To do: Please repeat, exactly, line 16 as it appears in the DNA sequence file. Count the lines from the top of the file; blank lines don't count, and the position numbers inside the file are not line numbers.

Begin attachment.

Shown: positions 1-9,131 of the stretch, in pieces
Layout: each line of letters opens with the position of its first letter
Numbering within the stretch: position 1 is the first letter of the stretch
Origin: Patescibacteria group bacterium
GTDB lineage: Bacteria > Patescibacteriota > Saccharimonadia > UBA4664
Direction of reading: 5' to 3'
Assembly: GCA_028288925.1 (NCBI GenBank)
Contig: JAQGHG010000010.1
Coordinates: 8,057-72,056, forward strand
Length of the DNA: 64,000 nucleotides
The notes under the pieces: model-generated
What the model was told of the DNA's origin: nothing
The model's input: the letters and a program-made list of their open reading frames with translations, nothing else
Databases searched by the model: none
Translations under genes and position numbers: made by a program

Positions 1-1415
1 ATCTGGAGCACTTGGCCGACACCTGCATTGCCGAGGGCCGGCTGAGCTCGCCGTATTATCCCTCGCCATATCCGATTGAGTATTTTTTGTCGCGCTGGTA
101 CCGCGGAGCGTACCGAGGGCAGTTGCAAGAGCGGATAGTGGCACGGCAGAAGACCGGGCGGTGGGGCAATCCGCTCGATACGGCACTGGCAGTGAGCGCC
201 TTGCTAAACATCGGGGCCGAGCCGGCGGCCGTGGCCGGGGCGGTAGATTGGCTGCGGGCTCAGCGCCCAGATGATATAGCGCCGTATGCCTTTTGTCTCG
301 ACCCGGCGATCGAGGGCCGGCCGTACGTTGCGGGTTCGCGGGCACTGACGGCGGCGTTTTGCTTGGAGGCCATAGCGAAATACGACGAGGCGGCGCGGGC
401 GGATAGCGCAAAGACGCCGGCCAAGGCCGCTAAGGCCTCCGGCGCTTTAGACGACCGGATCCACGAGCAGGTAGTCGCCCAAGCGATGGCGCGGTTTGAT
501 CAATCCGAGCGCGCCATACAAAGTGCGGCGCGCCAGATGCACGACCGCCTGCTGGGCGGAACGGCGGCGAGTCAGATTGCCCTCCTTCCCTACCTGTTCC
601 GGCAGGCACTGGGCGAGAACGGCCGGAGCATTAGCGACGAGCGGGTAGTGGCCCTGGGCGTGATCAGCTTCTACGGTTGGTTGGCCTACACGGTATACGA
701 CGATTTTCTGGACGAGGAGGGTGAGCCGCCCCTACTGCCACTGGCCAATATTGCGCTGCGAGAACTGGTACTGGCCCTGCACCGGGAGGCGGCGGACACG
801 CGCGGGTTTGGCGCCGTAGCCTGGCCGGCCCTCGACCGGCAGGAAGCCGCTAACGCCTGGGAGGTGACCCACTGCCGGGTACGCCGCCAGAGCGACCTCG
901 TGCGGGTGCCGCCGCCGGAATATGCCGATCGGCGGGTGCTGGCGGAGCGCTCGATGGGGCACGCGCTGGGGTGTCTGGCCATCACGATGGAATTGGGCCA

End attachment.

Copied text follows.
Positions 1-1415